“Countries should understand the huge economic benefits of travel and tourism”

David Scowsill

The head of the World Travel & Tourism Council (WTTC) tells Global that investing and cooperating in regional visa integration can offer enormous economic returns, and that reducing the tax burden on air travel will boost tourist.

Global: Do you think governments around the world are heeding your message that the travel and tourism industry should be given top priority in the creation of a competitive business environment that can help bring about more substantial global economic growth?

David Scowsill: Some governments ‘get it’. Mexico remains amongst the most committed to the economic and social benefits of travel and tourism. Indeed, under President Felipe Calderón’s guid­ance, the meeting of the G20 world leaders in Los Cabos, Mexico, this year recognised the importance of our industry – the first time it had been mentioned in the G20 world leaders’ communiqué.

Other countries are less enlightened. Without naming names, there are some countries which have huge tourism economies yet imple­ment policies to the detriment of the industry. It is the role of WTTC to make these countries understand the huge economic benefits of travel and tourism.

One of WTTC’s strategic priorities is to encourage greater freedom of travel. What policies do you think governments should primarily be focusing on in this area, in view of the concerns many of them clearly have about security and the increasing political demands for strict immigration controls?

While we recognise that countries have genuine concerns about safety and border sovereignty, there are many ways in which gov­ernments can support more efficient travel without compromising national security. Smarter visa policies can offer substantial eco­nomic returns in terms of visits, tourism receipts and jobs.

Strategies for visa facilitation include investments in more streamlined processes, improved delivery of information, devel­opment of technological solutions (such as e-visa programmes), and cooperation and collaboration with neighbouring regions. The Schengen visa area is a great example of this and we encourage the steps that are being taken towards regional visa integration in other parts of the world, such as the recently announced single visa for Cambodia, Laos, Myanmar and Vietnam in South East Asia.

One of WTTC’s recent initiatives has been in India, where it’s been providing a forum for the industry to work more closely with the public sector. What do you think are the most urgent priorities for action in that country’s travel and tourism sector?

The travel and tourism sector in India is growing and we’ve seen recent developments such as the mutual easing of visa restrictions with Pakistan and the expansion of visas on arrival to include Ma­laysian and Thai visitors. We welcome these steps, which reflect positive government support for the country’s tourism industry. Further measures to further facilitate inbound travel into India would be additionally welcomed.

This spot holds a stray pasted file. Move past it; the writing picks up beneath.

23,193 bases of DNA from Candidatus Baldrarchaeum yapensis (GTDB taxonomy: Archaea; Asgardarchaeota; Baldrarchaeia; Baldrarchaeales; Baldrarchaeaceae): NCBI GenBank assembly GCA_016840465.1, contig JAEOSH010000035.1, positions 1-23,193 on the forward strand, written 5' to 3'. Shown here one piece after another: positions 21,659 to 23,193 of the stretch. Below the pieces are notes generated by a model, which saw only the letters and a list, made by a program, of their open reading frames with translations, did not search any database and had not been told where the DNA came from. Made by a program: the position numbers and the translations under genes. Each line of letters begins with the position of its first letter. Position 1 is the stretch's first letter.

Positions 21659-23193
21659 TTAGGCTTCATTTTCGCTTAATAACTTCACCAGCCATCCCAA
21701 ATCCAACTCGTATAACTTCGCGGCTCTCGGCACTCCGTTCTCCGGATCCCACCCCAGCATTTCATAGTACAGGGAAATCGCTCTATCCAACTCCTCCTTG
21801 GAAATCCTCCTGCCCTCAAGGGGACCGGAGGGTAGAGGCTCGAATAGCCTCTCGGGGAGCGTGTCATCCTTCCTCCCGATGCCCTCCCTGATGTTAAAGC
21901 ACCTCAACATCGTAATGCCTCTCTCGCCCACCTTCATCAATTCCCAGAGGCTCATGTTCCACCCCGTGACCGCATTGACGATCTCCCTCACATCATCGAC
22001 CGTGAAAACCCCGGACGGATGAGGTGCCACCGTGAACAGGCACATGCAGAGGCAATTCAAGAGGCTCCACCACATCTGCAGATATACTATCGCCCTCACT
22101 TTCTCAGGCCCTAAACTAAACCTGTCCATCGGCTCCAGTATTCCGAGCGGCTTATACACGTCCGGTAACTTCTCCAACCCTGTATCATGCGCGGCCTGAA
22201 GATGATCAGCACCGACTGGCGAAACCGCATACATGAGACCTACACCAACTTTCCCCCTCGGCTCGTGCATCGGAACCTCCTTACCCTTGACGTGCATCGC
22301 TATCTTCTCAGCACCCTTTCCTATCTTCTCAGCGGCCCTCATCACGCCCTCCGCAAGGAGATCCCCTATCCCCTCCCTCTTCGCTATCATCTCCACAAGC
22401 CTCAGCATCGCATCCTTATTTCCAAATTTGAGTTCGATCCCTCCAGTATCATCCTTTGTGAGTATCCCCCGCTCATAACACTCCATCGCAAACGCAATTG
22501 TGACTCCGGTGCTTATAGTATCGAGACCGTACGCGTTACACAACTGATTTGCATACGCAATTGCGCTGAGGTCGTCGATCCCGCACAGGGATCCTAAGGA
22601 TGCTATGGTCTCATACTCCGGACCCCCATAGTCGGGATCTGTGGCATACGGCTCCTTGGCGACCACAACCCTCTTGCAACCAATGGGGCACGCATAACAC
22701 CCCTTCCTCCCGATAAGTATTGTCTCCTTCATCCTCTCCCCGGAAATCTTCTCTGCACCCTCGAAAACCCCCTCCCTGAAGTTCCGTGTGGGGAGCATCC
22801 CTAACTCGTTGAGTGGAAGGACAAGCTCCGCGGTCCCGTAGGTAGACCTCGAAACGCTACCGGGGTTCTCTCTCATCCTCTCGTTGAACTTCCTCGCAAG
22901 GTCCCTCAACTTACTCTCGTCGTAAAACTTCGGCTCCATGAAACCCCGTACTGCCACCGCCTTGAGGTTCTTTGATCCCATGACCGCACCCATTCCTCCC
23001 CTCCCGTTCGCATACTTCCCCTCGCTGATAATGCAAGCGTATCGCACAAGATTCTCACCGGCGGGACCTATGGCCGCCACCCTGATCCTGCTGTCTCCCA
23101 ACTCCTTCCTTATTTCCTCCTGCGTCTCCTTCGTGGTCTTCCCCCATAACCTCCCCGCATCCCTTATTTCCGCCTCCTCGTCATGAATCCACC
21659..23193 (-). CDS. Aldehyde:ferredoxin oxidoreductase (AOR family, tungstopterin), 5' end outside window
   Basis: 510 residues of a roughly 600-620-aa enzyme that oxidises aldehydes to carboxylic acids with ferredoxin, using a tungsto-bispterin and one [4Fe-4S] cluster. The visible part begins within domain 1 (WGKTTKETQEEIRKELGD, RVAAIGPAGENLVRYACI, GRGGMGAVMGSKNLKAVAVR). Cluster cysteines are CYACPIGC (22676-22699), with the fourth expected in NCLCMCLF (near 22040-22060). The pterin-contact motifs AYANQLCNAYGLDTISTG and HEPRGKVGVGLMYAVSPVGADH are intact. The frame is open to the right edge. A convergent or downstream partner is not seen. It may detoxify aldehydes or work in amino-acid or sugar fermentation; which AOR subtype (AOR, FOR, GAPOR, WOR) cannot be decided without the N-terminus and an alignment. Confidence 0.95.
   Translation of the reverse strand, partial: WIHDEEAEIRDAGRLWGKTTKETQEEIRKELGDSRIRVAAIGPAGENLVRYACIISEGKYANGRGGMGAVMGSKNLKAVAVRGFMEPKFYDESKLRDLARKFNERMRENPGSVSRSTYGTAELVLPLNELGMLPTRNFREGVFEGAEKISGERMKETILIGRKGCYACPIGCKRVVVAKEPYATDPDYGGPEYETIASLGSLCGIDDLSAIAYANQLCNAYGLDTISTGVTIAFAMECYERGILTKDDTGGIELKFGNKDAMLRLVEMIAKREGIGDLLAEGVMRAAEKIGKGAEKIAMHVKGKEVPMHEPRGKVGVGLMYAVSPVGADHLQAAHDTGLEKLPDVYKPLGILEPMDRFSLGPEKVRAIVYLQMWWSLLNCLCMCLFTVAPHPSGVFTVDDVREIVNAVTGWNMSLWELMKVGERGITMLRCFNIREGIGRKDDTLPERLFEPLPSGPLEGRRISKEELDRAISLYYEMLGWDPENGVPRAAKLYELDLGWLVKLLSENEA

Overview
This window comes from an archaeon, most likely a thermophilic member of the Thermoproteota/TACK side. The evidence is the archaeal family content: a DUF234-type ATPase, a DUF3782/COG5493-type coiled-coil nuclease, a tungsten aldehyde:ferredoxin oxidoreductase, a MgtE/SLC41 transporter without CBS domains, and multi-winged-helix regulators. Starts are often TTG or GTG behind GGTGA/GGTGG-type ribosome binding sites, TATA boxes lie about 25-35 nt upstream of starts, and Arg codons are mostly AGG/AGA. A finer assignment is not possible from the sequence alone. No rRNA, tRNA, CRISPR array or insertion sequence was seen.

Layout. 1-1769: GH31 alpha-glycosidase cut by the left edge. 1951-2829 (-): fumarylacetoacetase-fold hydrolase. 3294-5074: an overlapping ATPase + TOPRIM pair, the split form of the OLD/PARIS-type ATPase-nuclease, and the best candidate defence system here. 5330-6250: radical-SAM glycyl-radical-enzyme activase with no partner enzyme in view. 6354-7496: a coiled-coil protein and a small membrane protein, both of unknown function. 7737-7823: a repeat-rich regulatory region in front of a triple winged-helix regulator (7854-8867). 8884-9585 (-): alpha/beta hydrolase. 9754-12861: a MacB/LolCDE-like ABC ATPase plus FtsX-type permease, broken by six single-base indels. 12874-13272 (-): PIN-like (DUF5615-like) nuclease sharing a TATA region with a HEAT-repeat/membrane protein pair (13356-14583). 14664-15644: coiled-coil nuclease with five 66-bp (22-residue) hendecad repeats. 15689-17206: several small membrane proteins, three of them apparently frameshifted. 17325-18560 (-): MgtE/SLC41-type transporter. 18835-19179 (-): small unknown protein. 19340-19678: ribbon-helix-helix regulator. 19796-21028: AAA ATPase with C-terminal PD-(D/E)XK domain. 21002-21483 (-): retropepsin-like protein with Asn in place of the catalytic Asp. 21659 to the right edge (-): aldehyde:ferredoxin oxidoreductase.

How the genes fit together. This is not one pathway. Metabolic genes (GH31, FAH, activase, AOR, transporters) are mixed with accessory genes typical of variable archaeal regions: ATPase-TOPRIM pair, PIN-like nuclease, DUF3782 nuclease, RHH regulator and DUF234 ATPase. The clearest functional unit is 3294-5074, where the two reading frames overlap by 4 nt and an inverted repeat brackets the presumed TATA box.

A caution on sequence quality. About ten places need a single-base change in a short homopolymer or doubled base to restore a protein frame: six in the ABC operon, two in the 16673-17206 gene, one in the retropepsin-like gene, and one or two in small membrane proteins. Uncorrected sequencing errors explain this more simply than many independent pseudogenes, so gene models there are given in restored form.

It should also be ensured that taxation of the sector does not hinder the development of travel and tourism. While the govern­ment has made moves towards reducing the tax burden on the industry, the increase in service tax on air travel in the 2011/12 budget shows that more needs to be done in this area.

The sector in India is also facing a severe human resources shortage, which limits its ability to provide the necessary levels of service to travellers. The public and private sectors need to work together to showcase the skills required and the benefits that can be gained from a career in travel and tourism. A growing industry should also have the appropriate and sustainable physical infra­structure to support its growth. The government must ensure that in tourism destinations there is sufficient rail, airport and other facili­ties to enable the industry to grow.

Do you have confidence that China’s travel and tourism industry, as it continues to expand, will observe and cooperate with interna­tional norms of the industry being observed elsewhere?

We see that the Chinese government, at both the national and re­gional level, recognises the importance of the industry and is keen to elevate its prominence at the international level, although we have identified that this support and awareness also needs to be acknowledged at municipal levels.

The tourism industry in many countries stands accused of poor environmental management, inequitable distribution of water and other unsustainable practices. What kind of work does WTTC undertake in the field of environmental regulation and ensuring sustainability?

Together with the International Tourism Partnership and led by a working group of leading hotel groups, we have created the Hotel Carbon Measurement Initiative. The aim of the Initiative is to put forward a standardised hotel industry approach and lan­guage to calculating and reporting carbon emissions of a meet­ing or hotel stay.

At the same time, we believe that sustainability involves more than just the environment, and developing Tourism for Tomorrow also needs to take into account other concerns. At the moment, WTTC is undertaking a Human Capital Initiative. This is aimed at attracting young people to work in the industry to ensure that travel and tourism has the necessary talent to make positive contributions to the economy and society in the future.

About the author:

David Scowsill is President and CEO of the World Travel & Tourism Council (WTTC)


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